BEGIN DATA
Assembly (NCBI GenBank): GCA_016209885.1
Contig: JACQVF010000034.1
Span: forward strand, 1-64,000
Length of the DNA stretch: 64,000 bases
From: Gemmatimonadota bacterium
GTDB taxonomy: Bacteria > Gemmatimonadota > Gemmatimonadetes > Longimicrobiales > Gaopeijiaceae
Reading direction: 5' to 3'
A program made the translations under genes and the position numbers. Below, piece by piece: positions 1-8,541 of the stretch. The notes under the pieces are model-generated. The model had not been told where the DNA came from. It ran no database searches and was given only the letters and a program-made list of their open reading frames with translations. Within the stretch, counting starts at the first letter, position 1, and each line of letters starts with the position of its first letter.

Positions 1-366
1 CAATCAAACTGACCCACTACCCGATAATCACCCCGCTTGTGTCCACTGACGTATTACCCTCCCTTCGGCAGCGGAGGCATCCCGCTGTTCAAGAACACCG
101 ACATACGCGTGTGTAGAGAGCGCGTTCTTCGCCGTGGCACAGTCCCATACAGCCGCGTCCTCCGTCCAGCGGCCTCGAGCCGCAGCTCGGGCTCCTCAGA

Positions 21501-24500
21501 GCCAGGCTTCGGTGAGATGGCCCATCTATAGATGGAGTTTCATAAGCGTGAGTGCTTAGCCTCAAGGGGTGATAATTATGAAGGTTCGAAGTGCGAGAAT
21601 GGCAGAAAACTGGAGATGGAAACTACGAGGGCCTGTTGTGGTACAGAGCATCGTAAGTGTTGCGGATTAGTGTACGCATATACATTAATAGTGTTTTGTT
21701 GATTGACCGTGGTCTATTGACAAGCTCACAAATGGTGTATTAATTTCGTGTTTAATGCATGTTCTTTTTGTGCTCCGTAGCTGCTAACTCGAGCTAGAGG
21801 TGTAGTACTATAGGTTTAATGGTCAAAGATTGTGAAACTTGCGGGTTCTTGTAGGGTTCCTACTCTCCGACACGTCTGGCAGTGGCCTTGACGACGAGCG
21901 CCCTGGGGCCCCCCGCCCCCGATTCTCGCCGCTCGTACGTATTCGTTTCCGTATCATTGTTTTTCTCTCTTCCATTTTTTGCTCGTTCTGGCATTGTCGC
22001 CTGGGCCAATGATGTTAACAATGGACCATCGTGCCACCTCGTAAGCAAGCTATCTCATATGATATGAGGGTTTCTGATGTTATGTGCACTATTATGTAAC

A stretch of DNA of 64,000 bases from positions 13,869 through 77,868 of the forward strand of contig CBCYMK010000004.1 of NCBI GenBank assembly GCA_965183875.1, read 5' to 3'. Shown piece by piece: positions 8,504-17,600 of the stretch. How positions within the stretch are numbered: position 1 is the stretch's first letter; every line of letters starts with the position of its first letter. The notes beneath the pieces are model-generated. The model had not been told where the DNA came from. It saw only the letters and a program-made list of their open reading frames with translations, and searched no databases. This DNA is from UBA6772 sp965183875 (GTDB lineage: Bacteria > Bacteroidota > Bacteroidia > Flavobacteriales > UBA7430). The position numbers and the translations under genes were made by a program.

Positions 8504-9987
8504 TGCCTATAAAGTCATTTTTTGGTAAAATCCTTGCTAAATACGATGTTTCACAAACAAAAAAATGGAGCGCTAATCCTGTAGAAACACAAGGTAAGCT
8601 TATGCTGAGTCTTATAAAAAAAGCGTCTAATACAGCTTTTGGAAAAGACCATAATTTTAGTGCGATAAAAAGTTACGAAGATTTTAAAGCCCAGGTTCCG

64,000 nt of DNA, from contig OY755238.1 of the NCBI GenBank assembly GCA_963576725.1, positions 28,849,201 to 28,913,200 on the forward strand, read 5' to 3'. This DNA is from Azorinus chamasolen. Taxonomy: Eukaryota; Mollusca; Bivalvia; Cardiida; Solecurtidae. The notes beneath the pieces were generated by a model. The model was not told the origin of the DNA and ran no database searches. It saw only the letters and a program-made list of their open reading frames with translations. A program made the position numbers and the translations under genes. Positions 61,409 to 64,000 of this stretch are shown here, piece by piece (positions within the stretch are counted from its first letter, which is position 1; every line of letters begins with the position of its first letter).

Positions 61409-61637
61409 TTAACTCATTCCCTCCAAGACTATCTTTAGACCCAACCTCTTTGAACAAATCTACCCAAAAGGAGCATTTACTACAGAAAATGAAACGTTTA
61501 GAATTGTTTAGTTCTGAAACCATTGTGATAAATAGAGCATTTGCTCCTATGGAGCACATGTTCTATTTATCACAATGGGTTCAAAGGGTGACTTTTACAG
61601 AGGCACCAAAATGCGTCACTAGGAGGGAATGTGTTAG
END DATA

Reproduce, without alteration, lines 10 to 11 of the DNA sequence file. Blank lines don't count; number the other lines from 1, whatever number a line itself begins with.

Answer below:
1 CAATCAAACTGACCCACTACCCGATAATCACCCCGCTTGTGTCCACTGACGTATTACCCTCCCTTCGGCAGCGGAGGCATCCCGCTGTTCAAGAACACCG
101 ACATACGCGTGTGTAGAGAGCGCGTTCTTCGCCGTGGCACAGTCCCATACAGCCGCGTCCTCCGTCCAGCGGCCTCGAGCCGCAGCTCGGGCTCCTCAGA